Look on the back of any modern book and you will find an ISBN code. Take this code and calculate this sum in the way shown. Can you see what the answers always have in common?
The sum of the first 'n' natural numbers is a 3 digit number in which all the digits are the same. How many numbers have been summed?
There are 78 prisoners in a square cell block of twelve cells. The
clever prison warder arranged them so there were 25 along each wall
of the prison block. How did he do it?
48 is called an abundant number because it is less than the sum of its factors (without itself). Can you find some more abundant numbers?
There are 44 people coming to a dinner party. There are 15 square
tables that seat 4 people. Find a way to seat the 44 people using
all 15 tables, with no empty places.
What is the largest number you can make using the three digits 2, 3
and 4 in any way you like, using any operations you like? You can
only use each digit once.
This magic square has operations written in it, to make it into a
maze. Start wherever you like, go through every cell and go out a
total of 15!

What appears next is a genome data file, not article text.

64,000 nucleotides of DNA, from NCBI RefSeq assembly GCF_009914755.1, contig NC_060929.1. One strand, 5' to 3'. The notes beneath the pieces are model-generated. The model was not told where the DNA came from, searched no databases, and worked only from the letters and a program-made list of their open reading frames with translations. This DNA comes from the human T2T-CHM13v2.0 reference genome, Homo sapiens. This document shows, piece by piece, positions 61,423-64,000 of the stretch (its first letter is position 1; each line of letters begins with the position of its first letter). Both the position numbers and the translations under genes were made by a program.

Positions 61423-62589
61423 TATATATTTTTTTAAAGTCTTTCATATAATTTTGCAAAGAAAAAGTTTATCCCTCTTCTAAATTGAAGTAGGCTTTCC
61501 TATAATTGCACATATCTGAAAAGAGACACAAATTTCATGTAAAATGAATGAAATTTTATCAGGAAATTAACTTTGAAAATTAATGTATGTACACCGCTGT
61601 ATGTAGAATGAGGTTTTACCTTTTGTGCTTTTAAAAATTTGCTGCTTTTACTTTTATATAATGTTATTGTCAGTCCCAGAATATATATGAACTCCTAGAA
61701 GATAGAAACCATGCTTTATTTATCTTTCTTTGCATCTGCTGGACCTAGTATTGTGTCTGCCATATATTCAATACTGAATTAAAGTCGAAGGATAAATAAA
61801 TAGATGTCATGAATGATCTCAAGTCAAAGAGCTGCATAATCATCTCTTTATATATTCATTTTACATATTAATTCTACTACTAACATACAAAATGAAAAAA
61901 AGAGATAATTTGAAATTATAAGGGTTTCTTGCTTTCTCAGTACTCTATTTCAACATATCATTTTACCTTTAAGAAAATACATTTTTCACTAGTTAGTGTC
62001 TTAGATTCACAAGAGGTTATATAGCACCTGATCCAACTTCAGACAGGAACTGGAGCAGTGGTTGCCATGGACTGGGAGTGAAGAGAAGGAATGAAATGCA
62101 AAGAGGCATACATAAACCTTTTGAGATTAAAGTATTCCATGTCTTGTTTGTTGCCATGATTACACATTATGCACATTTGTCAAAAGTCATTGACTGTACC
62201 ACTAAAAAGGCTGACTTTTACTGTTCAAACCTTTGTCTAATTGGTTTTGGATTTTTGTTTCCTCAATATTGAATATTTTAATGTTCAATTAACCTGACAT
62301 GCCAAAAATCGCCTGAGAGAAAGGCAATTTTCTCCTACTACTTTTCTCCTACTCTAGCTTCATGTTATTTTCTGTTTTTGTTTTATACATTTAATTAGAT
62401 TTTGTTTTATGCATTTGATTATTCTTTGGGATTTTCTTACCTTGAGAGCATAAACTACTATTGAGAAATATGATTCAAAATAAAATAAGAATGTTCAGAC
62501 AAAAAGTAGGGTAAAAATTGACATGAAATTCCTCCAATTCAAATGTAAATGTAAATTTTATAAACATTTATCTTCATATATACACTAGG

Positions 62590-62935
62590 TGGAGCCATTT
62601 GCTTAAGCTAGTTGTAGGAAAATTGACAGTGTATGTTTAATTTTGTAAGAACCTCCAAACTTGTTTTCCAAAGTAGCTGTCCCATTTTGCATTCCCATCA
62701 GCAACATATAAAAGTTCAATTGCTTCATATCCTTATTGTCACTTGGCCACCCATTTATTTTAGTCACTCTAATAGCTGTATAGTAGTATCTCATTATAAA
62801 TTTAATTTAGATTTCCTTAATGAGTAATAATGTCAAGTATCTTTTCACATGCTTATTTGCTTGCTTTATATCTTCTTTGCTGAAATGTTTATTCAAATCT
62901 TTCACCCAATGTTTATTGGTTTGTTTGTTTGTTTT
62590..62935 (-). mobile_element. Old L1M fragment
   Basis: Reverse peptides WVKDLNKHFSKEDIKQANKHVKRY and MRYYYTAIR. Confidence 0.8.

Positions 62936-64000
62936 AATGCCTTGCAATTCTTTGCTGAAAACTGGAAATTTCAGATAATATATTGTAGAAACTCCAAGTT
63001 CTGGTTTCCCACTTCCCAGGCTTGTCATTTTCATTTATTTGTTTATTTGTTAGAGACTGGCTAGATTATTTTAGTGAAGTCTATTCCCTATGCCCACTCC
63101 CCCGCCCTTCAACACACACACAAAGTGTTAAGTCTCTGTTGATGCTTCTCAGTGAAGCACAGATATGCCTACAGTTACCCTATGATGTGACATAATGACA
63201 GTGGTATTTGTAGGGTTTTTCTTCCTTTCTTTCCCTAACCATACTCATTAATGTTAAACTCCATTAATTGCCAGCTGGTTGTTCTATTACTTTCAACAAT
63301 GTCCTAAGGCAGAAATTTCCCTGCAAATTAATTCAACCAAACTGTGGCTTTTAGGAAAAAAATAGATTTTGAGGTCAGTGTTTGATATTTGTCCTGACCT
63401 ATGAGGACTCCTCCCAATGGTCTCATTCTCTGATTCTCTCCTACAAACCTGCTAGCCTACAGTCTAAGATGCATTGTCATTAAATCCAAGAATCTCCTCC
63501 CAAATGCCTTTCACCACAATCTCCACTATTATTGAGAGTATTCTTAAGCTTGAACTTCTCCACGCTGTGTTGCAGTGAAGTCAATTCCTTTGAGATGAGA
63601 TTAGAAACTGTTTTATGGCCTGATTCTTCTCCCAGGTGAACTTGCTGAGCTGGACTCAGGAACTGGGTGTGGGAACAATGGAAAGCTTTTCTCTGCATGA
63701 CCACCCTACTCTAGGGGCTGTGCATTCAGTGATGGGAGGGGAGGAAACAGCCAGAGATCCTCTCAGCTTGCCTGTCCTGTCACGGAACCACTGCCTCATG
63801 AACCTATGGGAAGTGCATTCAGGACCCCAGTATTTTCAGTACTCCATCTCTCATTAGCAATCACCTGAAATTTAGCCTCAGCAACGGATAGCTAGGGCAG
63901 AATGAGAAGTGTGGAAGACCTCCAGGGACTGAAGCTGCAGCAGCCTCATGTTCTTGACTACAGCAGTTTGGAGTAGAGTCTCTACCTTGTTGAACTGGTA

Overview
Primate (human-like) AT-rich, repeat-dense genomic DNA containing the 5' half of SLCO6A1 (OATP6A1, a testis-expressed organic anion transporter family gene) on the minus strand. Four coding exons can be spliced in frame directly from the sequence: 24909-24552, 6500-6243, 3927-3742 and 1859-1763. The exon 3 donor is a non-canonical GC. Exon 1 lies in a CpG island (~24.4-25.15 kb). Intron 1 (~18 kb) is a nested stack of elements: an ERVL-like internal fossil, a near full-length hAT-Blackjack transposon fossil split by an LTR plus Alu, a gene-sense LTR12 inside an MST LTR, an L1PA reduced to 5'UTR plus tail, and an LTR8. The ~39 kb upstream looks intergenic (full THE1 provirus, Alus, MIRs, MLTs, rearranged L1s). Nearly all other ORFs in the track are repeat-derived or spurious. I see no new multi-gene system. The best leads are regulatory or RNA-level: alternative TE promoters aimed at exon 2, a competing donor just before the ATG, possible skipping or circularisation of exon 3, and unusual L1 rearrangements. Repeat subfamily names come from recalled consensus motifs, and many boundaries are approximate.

The Scot, John Napier, invented these strips about 400 years ago to
help calculate multiplication and division. Can you work out how to
use Napier's bones to find the answer to these multiplications?
This challenge focuses on finding the sum and difference of pairs of two-digit numbers.
What happens when you add three numbers together? Will your answer be odd or even? How do you know?
Tom and Ben visited Numberland. Use the maps to work out the number of points each of their routes scores.
Find the sum and difference between a pair of two-digit numbers. Now find the sum and difference between the sum and difference! What happens?
This dice train has been made using specific rules. How many different trains can you make?
This task combines spatial awareness with addition and multiplication.
Can you find all the ways to get 15 at the top of this triangle of numbers?
Got It game for an adult and child. How can you play so that you know you will always win?